The Phong reflection model is a simplification of the more general rendering equation, which takes advantage of the following simplifications when deciding the shade of a pixel during rasterization of a surface:

- It is a
*local*reflection model, i.e. it doesn't account for second-order reflections, as do raytracing or radiosity. In order to compensate for some of the losses of light, an extra*ambient lighting*term is added to the scene that is rendered. - It divides the reflection from a surface into two subcomponents,
*specular*reflection and*diffuse*reflection.

If we then define, for each *material* (which is typically assigned 1 to 1 for the objects in the scene, so that it is a sphere of material 1, which is a material which looks like e.g. copper, a cone of material 2, which is a material which looks like brass etc:

- specular reflection constant, the ratio of reflection of the specular term of incoming light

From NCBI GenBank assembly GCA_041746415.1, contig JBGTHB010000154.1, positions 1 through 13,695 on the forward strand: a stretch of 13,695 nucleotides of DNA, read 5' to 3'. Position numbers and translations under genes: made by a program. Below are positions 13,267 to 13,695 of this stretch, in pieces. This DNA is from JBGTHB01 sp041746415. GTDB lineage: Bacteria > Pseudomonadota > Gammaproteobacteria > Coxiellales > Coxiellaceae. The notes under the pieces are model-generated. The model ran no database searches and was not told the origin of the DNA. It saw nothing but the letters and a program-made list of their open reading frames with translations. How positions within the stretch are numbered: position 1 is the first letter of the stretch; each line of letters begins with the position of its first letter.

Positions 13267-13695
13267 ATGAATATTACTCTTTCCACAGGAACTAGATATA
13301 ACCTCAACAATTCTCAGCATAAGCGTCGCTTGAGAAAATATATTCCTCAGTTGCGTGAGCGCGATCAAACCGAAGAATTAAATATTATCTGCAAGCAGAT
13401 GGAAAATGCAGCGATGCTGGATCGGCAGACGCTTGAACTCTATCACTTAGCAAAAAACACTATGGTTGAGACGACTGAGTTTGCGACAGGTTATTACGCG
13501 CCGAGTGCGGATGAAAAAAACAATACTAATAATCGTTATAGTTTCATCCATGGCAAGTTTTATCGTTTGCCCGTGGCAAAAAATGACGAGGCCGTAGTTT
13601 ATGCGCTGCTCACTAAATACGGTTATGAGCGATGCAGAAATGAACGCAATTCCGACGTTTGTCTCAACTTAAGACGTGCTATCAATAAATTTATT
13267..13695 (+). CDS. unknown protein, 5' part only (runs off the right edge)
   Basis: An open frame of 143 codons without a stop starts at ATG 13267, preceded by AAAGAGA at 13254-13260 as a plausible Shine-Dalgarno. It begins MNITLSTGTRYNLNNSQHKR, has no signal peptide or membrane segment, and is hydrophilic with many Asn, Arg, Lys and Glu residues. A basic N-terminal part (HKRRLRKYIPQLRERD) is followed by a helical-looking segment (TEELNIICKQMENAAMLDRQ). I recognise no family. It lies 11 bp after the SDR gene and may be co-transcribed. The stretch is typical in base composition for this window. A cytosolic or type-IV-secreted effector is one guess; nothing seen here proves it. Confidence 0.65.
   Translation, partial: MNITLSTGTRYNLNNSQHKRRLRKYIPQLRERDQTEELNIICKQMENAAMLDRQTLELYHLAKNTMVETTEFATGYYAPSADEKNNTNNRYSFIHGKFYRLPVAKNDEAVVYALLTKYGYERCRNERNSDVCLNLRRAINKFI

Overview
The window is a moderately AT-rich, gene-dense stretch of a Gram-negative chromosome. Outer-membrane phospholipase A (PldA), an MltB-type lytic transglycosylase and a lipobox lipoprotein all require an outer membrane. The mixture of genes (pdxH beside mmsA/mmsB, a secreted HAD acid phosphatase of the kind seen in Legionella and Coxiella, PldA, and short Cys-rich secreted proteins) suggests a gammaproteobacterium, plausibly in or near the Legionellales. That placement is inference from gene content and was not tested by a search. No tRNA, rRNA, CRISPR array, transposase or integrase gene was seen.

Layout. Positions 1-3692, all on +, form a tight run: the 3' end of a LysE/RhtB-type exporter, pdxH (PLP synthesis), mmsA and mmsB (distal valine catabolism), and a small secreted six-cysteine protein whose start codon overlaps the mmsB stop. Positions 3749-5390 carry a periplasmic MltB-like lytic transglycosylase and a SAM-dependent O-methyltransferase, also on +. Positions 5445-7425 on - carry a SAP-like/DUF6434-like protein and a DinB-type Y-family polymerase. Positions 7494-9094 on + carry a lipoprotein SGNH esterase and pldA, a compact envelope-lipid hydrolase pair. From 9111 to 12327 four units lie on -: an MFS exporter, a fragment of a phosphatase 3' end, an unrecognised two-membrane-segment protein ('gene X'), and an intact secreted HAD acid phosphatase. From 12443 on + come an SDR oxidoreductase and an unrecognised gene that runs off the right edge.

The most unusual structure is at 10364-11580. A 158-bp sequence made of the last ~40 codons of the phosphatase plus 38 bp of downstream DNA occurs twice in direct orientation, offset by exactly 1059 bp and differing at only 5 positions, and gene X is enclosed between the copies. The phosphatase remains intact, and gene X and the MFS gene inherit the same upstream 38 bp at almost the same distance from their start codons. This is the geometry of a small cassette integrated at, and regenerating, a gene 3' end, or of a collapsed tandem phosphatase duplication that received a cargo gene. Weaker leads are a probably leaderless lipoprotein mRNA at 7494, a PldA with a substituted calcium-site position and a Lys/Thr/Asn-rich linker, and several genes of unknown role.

- diffuse reflection constant, the ratio of reflection of the diffuse term of incoming light
- ambient reflection constant, the ratio of reflection of the ambient term present in all points in the scene rendered
- is a
*shininess*constant for this material, which decides how "evenly" light is reflected from a shiny spot

Then the shade value for each pixel can be calculated using this equation, which is the *Phong shading equation*:

(When we have color representations as RGB values, this equation will typically calculated individually for R, G and B intensities, which are then concatenated and written to the video frame buffer memory simultaneously.)